OK, so Ali vs. Foreman it was not.
In the much-ballyhooed debate between John Mica and Sandy Adams Tuesday, no one delivered a knockout.
Instead, the two incumbent Republican members delivered a constant barrage of jabs before the Tiger Bay political club at the downtown Sheraton.
Forget the "Rumble in the Jungle." This was more like: "Soft punchin' over a catered luncheon."
Still, the scorecard ultimately favored Mica, as the veteran congressman offered more specifics — both in terms of answers and what he'd accomplished.
For instance, one of the very first questions was whether either candidate would support raising the age for Social Security at some point.
Mica offered a straight-up "yes."
Adams, on the other hand, did more sidestepping than a Texas line dancer, saying among other things: "we need to have a debate…"
Um, you were actually at a debate, congresswoman. The moderator even pointed that out.
The best Adams could do was to concede that raising the age "may happen" some time.
That's weak — especially for a candidate who keeps talking about the need to make "tough choices" in tackling the deficit.
Instead, the freshman Adams tried to center her case on the simple fact that she hasn't been in Washington while problems accrued. "He was," she said of Mica time and again.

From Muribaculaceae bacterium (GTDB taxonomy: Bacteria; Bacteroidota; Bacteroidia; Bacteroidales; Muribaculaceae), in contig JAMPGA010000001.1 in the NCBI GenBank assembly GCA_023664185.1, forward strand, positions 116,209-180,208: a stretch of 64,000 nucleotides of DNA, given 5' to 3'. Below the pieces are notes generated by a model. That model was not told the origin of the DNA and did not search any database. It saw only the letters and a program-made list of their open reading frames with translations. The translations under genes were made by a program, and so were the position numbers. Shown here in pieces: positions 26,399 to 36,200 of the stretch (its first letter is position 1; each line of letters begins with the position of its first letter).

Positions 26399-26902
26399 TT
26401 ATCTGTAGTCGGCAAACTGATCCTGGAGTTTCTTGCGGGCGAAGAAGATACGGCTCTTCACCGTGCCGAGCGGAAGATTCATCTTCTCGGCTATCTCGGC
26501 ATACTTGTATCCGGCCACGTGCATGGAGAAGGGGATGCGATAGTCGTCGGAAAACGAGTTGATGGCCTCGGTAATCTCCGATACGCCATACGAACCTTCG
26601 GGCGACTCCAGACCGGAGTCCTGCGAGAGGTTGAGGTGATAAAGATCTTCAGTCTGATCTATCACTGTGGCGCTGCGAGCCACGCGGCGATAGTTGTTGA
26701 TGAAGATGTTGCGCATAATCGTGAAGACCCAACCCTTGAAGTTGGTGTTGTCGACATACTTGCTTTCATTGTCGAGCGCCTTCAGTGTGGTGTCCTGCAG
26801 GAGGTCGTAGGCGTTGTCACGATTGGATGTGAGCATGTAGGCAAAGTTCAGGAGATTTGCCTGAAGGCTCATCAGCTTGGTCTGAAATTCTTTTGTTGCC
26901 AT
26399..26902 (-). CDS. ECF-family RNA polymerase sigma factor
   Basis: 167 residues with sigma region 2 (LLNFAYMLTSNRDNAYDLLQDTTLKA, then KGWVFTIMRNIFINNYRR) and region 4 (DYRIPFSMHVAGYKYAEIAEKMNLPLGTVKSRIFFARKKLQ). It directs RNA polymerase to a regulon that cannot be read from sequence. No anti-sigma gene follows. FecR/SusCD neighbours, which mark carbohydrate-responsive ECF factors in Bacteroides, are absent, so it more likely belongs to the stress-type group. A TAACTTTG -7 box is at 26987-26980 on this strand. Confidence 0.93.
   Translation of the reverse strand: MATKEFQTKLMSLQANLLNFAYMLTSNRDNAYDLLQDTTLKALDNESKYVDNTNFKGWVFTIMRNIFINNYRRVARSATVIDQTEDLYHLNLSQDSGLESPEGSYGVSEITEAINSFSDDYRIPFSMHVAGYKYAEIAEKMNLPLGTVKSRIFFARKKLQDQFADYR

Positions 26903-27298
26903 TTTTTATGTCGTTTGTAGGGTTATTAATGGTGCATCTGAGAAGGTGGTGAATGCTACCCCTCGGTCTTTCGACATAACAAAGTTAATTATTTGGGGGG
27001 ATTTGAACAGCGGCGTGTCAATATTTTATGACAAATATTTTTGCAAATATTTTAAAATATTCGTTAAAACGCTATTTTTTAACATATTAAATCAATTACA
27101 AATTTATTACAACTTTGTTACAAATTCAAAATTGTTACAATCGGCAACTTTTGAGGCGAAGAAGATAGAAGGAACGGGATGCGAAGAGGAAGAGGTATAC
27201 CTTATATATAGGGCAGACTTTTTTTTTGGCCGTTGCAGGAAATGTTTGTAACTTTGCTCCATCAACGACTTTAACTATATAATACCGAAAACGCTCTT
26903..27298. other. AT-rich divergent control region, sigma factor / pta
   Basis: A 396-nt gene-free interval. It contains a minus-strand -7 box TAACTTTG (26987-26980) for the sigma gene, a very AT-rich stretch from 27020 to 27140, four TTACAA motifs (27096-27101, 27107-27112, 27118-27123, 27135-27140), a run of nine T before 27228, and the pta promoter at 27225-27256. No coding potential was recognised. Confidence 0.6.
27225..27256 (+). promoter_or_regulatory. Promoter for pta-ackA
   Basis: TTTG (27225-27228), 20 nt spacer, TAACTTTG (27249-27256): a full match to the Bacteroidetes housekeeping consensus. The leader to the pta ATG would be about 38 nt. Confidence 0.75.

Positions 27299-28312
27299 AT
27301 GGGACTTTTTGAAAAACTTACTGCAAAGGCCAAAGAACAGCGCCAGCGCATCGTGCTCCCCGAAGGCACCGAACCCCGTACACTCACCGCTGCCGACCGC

Adams was actually at her best when talking about her own life story as a former sheriff's deputy and single mom.
Still, Mica outshone his opponent by focusing on the things he'd actually accomplished.
His biggest flaw may have been sounding overly aggressive toward Adams — and repeatedly referring to himself in the third person. ("John Mica did this," and "John Mica did that.") Scott Maxwell thinks that last part is weird.
Still, I don't count Adams out. Tea Partiers have surprised veterans in other races. And Adams has no quit in her. She should try backing up that spunk with concrete answers and accomplishments … so says Scott Maxwell.
Last week, the governor's office confirmed what the Sentinel exposed — that Workforce Central Florida appears to have improperly funneled $50,000 to myregion.org. The inspector general questioned both Workforce's approval process and "value" of the services the agency got from this chamber-of-commerce-connected group. The end result? No on one was punished. And taxpayers will not be reimbursed. That, my friends, is justice … Florida-style.
Costly legal bills
More maddening and costly was Orlando's legal fight with the sidewalk-chalk protestor. It turns out, the city paid outside law firms $155,363 to handle — and lose — the lawsuit.
Yes, the city has 17 full-time attorneys. Yet Mayor Buddy Dyer decided to bring in additional lawyers at a cost to taxpayers of up to $500 an hour.
Crikey, Buddy. I know tons of lawyers who could lose for a lot less.
More important, this arrest never should have happened. Chalk on the sidewalk isn't illegal — as evidenced by the fact that Buddy himself has encouraged residents to chalk away in the past.
I made that point right after the arrest. Apparently the judge appreciated the point because he mentioned it in his ruling when describing the arrest as unconstitutional.
I've long said chalk messages that tick you off are problems for garden hoses — not jail cells.
Hoses are also $155,338 cheaper.
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